This firm will analyze such agreements under current Texas law and assess the strengths and weaknesses of the terms. It will also explain the practical litigation expense and exposure of enforcing or breaching such agreements.
Q. I had an employee who refused to sign the noncompete agreement. She recently started competing against my company with my own customer list. Is there anything I can do?
Yes. Even if an employee refuses to sign a non-compete agreement, the employee still cannot walk off with confidential, proprietary or trade secret information to unfairly compete with the business. But an employer must take proactive measures to identify and protect such information. If such information was available to all employees, not kept under lock and key, not stamped “confidential” or was made available to the public, the company will be hard pressed to cry foul and pursue legal intervention. Going forward, the company should have employees sign non-compete agreements and limit access to confidential and trade secret information. Alternatively, if a company does not want to bar a former employee from the industry completely, the company may choose to have employees just sign confidentiality and no solicitation agreements. Various factors must be considered with either course of action and legal advice should be attained to fully understand the options.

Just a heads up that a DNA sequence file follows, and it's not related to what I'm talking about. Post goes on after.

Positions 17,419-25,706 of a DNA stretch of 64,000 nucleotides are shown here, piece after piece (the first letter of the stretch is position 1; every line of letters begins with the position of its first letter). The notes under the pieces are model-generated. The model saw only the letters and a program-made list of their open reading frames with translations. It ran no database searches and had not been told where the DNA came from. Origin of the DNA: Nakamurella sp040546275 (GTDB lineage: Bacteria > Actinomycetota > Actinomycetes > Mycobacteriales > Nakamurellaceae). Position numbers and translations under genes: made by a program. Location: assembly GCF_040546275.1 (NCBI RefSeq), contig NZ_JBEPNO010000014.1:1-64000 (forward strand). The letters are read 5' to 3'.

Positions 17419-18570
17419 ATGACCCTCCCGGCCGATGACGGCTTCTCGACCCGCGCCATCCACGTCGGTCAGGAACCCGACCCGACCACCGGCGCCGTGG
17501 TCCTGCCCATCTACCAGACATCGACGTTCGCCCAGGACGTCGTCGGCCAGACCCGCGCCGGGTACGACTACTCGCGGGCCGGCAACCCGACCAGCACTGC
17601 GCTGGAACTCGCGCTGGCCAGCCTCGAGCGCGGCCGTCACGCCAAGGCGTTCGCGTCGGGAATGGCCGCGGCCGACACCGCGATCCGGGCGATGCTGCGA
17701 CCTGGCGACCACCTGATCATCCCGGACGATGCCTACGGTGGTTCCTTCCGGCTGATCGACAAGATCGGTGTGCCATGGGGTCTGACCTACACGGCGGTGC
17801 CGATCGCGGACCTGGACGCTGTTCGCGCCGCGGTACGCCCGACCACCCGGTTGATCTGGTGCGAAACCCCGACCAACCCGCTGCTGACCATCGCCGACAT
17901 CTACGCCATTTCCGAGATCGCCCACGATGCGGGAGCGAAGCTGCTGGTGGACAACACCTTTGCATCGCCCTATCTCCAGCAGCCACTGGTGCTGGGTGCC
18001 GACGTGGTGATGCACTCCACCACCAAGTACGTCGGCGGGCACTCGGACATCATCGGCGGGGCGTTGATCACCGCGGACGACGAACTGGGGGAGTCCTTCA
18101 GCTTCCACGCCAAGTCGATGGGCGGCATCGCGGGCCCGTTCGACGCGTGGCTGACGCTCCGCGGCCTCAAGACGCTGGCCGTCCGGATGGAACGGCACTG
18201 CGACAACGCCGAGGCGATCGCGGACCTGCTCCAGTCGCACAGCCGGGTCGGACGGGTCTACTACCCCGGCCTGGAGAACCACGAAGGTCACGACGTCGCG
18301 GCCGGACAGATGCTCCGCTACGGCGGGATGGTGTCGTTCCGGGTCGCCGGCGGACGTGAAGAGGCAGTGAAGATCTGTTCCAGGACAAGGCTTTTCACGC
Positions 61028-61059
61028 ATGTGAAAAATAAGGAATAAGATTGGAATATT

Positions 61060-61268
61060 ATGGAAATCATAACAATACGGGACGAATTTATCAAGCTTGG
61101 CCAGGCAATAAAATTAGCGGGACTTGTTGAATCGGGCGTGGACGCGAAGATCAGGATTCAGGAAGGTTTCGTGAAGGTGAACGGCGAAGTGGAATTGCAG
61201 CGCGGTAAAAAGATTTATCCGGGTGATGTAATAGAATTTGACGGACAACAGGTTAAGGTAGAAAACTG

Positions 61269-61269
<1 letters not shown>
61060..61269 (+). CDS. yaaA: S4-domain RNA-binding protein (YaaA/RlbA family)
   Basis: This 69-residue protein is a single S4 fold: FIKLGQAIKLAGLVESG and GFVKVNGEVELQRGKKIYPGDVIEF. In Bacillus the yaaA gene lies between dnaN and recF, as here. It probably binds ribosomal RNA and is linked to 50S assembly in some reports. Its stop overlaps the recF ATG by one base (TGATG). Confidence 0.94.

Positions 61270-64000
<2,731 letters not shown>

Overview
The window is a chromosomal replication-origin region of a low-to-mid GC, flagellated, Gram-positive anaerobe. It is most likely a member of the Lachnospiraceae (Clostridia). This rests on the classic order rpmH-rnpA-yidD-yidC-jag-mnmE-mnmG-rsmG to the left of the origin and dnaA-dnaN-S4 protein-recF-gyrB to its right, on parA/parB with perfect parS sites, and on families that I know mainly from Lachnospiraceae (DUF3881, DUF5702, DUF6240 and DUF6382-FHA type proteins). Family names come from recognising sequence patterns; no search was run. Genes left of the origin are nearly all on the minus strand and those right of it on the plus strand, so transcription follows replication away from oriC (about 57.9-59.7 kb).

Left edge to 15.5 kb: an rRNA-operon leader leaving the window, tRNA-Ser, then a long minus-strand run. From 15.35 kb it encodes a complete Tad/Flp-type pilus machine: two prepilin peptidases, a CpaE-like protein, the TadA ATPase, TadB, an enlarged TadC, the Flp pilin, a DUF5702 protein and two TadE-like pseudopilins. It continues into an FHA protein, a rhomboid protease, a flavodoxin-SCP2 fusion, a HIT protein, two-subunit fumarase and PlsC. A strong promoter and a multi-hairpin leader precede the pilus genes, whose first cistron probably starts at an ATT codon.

Q. If a non-compete agreement is overbroad as to geographic scope or length of time an employee cannot compete, will a Texas court throw out the agreement?
Under Texas law, assuming a non-compete meets various requirements for being enforceable in the first instance, the Texas judge may choose to revise the terms of the non-compete to make them more reasonable. Employees mistakenly believe that overbroad non-competes are automatically considered invalid. This is simply not an accurate understanding of the law.